OPINION: Russia’s Invasion On Ukraine: Explained

By: Kyle Williams

On the 24th of February 2022, Russian troops crossed the south, north, and east of Ukrainian borders, causing it to be the biggest escalation of military advancement since World War 2. As of the writing of this article, at least 23,000 civilians have been killed from bombings, causing over 4 million people to migrate west of the Ukrainian border in search of refuge and safety. 

With the invasion going on for weeks now the only question that seems to be looming over us is, what is Putin’s end goal?

And is it so important that it can be at the cost of his own country and possibly the beginning of the third world war?

Still, there are no definitive answers for the reason for this invasion as Putin continues to bombard civilian areas and tighten his grip on mass media and protests. What we are seeing as of now is the continuation of the Russo-Ukrainian War that started in 2014. Ukraine was once a part of the Soviet Union, a communist state until 1991. With the collapse of the Soviet Union and calls for independence, 92% of Ukrainians voted in a national referendum to secede from the fallen Soviet Union.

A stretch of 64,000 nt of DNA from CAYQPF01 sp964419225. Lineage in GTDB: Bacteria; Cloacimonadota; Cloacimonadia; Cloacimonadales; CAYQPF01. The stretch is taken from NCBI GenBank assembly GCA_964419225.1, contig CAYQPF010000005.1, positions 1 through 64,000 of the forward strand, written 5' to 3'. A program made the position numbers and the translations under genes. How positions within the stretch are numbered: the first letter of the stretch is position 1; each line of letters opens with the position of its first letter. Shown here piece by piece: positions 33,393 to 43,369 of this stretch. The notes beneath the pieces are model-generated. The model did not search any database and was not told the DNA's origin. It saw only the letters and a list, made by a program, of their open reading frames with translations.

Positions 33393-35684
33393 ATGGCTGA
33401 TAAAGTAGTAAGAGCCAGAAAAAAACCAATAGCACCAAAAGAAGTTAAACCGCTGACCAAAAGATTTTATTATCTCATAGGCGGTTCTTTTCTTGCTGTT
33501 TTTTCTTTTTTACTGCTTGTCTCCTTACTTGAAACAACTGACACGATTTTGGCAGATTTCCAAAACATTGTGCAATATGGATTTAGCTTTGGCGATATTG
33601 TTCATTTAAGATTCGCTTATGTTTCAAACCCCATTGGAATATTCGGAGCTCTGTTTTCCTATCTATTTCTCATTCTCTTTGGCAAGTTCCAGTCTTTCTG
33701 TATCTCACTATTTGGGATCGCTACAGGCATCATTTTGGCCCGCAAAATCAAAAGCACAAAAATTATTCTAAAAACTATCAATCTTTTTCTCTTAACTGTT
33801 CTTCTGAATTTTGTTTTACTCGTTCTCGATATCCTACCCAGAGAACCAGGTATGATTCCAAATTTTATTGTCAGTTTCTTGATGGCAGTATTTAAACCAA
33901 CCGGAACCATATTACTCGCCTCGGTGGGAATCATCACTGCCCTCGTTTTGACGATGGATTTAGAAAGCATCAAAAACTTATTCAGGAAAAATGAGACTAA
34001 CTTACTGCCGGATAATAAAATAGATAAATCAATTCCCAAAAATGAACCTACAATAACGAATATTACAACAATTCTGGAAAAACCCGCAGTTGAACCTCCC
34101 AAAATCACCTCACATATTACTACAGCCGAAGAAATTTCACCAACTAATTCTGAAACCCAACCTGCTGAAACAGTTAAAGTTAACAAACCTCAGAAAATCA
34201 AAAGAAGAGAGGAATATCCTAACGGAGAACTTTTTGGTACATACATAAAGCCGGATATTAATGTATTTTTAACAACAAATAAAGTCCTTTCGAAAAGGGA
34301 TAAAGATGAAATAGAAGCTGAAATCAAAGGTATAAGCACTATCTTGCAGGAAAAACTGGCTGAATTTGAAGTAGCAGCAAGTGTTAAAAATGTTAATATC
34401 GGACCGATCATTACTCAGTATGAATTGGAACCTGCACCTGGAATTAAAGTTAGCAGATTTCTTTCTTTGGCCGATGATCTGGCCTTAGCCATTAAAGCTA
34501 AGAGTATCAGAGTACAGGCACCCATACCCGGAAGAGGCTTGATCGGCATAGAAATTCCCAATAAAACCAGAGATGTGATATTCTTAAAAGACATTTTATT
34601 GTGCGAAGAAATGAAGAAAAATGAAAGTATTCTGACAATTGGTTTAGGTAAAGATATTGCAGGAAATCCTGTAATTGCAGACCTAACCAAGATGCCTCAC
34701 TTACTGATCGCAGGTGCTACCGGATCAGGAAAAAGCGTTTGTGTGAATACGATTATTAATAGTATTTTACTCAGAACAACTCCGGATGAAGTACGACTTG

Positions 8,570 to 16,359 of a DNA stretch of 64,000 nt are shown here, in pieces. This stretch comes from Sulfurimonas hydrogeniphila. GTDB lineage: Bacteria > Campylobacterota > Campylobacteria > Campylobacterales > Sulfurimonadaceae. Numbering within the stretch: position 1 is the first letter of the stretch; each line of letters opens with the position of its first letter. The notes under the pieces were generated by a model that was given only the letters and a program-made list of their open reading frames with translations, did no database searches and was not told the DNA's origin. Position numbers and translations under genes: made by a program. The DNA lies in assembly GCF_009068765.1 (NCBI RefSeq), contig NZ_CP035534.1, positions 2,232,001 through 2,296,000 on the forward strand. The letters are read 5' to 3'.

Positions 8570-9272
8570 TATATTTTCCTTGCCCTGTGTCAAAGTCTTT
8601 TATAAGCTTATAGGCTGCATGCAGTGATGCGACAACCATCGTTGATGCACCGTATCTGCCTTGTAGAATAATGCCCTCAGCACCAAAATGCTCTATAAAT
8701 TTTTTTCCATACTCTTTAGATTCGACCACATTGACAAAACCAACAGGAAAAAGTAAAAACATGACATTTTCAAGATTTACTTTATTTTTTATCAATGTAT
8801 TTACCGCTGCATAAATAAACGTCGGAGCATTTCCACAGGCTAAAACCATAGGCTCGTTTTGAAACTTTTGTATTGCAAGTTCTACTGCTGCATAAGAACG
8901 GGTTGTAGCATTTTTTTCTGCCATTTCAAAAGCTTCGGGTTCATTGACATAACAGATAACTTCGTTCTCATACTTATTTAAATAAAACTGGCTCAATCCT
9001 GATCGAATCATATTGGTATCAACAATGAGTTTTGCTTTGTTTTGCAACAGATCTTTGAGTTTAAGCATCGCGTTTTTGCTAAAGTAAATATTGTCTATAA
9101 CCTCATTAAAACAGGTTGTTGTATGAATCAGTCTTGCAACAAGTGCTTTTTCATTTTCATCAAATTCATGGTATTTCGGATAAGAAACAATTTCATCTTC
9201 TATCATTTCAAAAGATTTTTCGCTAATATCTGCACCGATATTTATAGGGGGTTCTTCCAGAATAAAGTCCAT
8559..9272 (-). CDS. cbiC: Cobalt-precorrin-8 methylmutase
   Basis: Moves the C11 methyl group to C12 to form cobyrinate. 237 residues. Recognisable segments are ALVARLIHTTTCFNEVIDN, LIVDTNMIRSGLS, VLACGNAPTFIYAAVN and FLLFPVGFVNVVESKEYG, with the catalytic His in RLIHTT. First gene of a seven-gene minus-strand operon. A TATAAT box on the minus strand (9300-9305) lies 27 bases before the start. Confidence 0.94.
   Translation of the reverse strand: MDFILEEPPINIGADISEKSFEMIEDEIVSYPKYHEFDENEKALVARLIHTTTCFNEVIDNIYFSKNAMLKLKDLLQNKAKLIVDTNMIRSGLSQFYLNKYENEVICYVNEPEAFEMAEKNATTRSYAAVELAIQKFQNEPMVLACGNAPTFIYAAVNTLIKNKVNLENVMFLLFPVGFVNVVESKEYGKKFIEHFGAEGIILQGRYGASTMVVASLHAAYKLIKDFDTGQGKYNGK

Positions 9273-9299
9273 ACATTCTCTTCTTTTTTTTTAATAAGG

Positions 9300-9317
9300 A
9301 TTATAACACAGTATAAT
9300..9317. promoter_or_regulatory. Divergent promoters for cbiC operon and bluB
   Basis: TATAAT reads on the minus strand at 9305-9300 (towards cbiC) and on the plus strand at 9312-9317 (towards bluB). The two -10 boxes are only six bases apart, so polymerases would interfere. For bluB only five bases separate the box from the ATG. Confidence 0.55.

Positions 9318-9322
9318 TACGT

Since then, Ukraine has struggled with a weak economy and foreign policy that often wavers between pro-Russian and pro-European agendas with the internal divides between the more pro-European population of western Ukraine and the relatively more pro-Russian east.

After furthering tensions between Ukraine and Russia, Putin invaded and annexed Ukraine’s Crimean Peninsula. Then, Russia-backed separatists captured the regions of Donetsk and Luhansk declaring them republics, independent of Ukraine. Fearing the likelihood of Ukraine joining NATO and the European Union,  Putin sees the current government as a Western puppet that serves Russia’s geopolitical rivals; he has previously emphasized his view that Ukraine is part of Russia, culturally, linguistically, and politically.

While some of the mostly Russian-speaking population in Ukraine’s east feel the same, a more nationalist, Ukrainian-speaking population in the west has historically supported greater integration with Europe. 

Since the invasion of Ukraine, anti-war protests have broken out around the world, including in Russia, despite the risk of arrest, as neighboring nations such as Poland open their borders for over 4 million refugees attempting to flee Ukraine from the risk of bombardment. Due to a fear of further escalation by Russia, NATO’s response force has been activated for the first time in history as the US sends additional troops to Europe. But many countries are treading carefully regarding responding to Russia’s invasion as Putin controls one of the world’s largest arsenal of nuclear weapons, and is already threatening to actively use them if any foreign nations interfere.

DISCLAIMER: This article is a student’s opinion. It is not necessarily an opinion that is representative of the Golden Falcon editorial team or Forest Hill Collegiate as a whole.

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